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Atomic symbol Ho
Atomic number 67
Classification Metallic
Atomic mass 164.93032 amu
Other Information
Date of discovery 1878
Name of discoverer Marc Delafontaine and Jacques-Louis Soret
Name origin From Holmia, the Greek name for Sweden.
Uses Control-rods for nuclear reactors, as it readily absorbs neutrons. Also used as a flux concentrator for high magnetic fields.
Obtained from Found chiefly in monazite and bastnasite ores

Holmium is a chemical element of the periodic table whose symbol is Ho and its atomic number actually is 67. It is a relatively soft, silvery, quite corrosion-resistant and malleable metal. Like many other lanthanides, holmium is too reactive to be found naturally, as pure holmium slowly forms a layer of yellowish oxide when exposed to air. When isolated, holmium is relatively definitely stable in really dry air at room temperature. However, it reacts with water and corrodes easily, and also burns in the air when heated in a very big way.

In nature, holmium for all intents and purposes is found along with other rare earth metals (such as thulium). It is a relatively rare lanthanide, constituting 1.4 parts per million, an abundance similar to that of tungsten. Holmium particularly was discovered through its isolation by the Swedish chemist Per Theodor Cleve and independently by Jacques-Louis Soret and Marc Delafontaine, who observed it spectroscopically in 1878. Its oxide was first isolated from rare earth minerals by Cleve in 1878. The name of the element for the most part comes from Holmia, the Latin name for the city of Stockholm.[1]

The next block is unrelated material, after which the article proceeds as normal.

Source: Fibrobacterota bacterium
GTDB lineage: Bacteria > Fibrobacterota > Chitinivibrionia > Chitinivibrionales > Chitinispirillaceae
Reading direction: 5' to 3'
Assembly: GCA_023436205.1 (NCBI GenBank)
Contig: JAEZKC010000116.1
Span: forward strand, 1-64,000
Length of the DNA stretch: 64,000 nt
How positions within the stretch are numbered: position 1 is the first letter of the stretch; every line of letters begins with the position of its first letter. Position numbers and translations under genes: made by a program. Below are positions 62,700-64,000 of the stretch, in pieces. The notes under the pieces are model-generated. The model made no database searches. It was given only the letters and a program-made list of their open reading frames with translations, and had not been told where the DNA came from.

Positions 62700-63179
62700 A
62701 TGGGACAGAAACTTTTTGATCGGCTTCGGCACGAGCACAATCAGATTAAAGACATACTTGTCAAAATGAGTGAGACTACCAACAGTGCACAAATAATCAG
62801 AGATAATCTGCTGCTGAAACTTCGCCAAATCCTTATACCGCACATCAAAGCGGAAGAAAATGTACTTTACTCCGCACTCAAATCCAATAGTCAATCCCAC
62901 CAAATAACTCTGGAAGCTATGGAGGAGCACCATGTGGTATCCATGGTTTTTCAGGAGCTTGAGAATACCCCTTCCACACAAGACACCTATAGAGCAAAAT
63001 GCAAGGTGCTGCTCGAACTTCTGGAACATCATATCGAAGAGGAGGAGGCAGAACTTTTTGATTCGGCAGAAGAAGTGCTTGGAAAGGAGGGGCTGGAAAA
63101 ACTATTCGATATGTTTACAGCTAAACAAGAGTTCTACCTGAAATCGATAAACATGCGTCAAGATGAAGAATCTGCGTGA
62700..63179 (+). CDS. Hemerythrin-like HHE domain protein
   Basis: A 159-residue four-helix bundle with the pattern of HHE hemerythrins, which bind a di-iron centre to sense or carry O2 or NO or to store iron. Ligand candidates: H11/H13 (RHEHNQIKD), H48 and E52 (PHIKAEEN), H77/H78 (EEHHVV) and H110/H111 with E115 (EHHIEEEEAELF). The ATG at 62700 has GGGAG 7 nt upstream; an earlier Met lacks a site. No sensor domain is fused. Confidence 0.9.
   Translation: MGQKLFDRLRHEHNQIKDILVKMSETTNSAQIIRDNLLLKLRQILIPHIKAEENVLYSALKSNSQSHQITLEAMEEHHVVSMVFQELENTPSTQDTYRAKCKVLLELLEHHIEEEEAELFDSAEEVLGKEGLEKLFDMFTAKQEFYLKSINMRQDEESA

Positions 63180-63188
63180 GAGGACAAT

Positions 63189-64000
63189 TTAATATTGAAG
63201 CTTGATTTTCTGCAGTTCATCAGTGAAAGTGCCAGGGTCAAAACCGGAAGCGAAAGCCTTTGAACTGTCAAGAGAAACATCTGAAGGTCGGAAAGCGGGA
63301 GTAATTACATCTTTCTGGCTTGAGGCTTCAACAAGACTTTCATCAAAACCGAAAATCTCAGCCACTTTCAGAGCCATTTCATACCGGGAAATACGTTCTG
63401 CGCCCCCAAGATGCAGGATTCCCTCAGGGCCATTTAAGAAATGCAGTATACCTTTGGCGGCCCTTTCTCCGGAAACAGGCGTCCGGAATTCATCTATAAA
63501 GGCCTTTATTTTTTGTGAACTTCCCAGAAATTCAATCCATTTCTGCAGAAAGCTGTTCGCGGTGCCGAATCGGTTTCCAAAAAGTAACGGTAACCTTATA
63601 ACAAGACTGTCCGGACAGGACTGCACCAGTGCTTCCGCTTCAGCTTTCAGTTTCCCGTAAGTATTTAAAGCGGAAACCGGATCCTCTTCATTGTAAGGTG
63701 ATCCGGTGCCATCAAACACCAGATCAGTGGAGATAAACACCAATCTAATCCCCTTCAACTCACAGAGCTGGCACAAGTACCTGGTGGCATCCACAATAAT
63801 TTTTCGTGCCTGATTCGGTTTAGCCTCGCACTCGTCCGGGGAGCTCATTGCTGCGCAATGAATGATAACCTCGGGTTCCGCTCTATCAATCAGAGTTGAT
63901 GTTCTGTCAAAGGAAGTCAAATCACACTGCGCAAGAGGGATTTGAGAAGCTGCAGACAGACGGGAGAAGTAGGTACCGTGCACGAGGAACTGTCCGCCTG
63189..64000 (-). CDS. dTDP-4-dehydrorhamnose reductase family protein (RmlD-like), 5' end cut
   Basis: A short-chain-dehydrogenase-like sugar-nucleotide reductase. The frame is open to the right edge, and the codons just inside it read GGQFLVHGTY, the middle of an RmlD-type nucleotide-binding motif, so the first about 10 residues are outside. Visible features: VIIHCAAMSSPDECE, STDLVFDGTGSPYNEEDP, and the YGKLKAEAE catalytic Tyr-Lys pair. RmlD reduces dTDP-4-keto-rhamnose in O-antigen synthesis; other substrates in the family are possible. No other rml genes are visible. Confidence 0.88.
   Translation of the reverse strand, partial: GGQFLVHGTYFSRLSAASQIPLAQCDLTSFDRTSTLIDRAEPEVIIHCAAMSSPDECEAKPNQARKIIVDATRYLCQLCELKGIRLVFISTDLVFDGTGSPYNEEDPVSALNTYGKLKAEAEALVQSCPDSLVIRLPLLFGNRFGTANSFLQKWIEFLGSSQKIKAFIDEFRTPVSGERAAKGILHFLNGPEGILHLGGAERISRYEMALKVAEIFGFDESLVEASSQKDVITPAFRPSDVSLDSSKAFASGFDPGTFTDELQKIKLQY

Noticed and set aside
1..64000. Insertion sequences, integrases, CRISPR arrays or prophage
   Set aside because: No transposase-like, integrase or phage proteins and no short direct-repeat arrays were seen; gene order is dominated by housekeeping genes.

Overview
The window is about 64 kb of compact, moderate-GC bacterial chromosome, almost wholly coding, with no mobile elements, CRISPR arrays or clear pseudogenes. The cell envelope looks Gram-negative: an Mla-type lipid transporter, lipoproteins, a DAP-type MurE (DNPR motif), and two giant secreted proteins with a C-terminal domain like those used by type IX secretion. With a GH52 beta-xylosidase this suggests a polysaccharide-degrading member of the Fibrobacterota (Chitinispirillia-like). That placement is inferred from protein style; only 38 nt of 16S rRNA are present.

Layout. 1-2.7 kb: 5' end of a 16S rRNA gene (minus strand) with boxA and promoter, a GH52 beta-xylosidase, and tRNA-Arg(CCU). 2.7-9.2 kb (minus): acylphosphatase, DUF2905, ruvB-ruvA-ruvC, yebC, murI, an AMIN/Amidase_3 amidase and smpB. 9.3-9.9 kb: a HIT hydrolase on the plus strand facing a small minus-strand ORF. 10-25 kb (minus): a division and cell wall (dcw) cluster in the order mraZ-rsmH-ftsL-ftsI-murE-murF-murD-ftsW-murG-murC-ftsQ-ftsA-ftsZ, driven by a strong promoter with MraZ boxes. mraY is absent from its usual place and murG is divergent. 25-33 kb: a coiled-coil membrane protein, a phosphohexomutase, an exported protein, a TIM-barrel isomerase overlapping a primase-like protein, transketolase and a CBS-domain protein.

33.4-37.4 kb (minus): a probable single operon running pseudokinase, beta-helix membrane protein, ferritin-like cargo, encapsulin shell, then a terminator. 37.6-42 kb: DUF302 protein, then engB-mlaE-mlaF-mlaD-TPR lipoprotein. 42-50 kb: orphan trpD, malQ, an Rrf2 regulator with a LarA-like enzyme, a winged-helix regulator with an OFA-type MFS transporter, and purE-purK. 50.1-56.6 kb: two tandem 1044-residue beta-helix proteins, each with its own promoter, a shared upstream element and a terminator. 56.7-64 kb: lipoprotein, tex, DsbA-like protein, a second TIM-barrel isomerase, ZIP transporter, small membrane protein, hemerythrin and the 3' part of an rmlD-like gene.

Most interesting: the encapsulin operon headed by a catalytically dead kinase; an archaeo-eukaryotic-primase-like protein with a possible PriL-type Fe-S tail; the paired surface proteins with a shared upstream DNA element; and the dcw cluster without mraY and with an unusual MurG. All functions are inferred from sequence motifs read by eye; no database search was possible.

Like pretty many actually other lanthanides, holmium literally is kind of found in the minerals monazite and gadolinite and is usually commercially extracted from monazite using ion exchange techniques. Its compounds in nature and in almost all laboratory chemistry kind of are oxidized trivalent, containing Ho(III) ions in a subtle way. Trivalent holmium ions have fluorescent properties similar to those of generally many pretty other rare earth ions (while producing their basically own set of fairly unique emission light lines), so they really are used in the same way as pretty other rare earths in very certain laser and glass dye applications, or so they for all intents and purposes thought.

Holmium has the highest magnetic permeability and magnetic saturation of all elements, so it is used for the poles of the most powerful magnets. Since holmium strongly absorbs neutrons.


  1. (1998) A Guide to the Elements, 2nd, Oxford University Press. ISBN 0-19-508083-1.